New York City, NY
Human Interest: Portraits from the Whitney’s Collection offers new perspectives on one of art’s oldest genres. Drawn entirely from the Museum’s holdings, the more than one hundred works on view here reveal how artists have reinvented portraiture during the last sixty years. Bringing iconic works together with lesser-known examples and recent acquisitions in a range of mediums, the exhibition unfolds in five thematic sections (...) with additional sections opening (...) later. Some of these groupings concentrate on focused periods of time, while others span more broadly to forge links between the past and the present. This sense of connection is one of portraiture’s most important aims, whether memorializing famous individuals long gone or calling to mind loved ones near at hand.
Portraits are one of the richest veins of the Whitney’s collection, a result of the Museum’s longstanding commitment to the figurative tradition, which was championed by its founder, Gertrude Vanderbilt Whitney. Yet the works included in this exhibition propose diverse and often unconventional ways of representing an individual. Many artists reconsider the pursuit of external likeness—portraiture’s usual objective—within formal or conceptual explorations or reject it altogether. Some revel in the genre’s glamorous allure, while others critique its elitist associations and instead call attention to the banal or even the grotesque.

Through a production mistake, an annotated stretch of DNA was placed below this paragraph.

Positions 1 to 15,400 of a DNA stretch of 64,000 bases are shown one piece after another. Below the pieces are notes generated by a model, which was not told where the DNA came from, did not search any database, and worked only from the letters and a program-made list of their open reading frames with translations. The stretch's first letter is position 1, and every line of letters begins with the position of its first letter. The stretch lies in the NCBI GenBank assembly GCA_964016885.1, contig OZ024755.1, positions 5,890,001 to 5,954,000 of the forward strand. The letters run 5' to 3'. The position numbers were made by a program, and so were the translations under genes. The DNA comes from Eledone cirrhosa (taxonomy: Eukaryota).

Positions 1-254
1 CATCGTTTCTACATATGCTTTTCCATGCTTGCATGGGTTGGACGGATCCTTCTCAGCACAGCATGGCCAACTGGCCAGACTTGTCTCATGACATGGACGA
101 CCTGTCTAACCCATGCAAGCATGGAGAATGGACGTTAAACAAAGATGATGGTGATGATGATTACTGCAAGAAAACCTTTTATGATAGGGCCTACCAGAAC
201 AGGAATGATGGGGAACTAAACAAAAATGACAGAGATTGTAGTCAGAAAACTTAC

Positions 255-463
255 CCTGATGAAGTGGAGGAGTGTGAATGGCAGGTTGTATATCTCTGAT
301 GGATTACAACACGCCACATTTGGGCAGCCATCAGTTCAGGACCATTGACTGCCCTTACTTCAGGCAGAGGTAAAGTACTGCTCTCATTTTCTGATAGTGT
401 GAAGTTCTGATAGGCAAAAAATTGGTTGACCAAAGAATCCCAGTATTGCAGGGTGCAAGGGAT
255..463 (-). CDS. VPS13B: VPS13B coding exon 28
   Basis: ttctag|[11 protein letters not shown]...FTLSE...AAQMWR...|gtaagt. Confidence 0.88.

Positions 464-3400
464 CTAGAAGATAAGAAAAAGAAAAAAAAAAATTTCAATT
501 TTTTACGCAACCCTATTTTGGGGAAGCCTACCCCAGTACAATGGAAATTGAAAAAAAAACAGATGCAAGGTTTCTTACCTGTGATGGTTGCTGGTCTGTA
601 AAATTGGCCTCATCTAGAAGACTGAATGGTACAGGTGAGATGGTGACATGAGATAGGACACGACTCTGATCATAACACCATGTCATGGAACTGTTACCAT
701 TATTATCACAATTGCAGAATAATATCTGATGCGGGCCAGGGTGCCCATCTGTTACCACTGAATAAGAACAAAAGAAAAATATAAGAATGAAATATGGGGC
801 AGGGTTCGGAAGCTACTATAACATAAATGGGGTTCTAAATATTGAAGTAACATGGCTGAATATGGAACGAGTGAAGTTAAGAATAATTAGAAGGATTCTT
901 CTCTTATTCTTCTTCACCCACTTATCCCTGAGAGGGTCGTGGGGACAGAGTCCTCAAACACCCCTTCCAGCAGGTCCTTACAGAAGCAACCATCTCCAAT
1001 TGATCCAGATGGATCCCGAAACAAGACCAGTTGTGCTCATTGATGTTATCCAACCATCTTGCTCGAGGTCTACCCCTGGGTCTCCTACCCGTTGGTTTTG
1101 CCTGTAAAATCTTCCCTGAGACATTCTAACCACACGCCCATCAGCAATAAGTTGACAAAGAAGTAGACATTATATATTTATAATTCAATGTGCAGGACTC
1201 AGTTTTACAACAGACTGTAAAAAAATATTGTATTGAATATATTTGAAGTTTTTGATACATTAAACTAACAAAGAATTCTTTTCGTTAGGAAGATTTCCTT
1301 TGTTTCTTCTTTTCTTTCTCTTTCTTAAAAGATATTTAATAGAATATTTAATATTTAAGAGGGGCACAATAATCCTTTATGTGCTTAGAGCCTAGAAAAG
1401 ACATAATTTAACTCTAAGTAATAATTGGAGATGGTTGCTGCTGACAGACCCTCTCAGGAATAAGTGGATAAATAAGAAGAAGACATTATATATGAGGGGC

Once a rarefied luxury good, portraits are now ubiquitous. Readily reproducible and ever-more accessible, photography has played a particularly vital role in the democratization of portraiture. Most recently, the proliferation of smartphones and the rise of social media have unleashed an unprecedented stream of portraits in the form of snapshots and selfies. Many contemporary artists confront this situation, stressing the fluidity of identity in a world where technology and the mass media are omnipresent. Through their varied takes on the portrait, the artists represented in Human Interest raise provocative questions about who we are and how we perceive and commemorate others.
Credit: Exhibition overview from the Whitney Museum website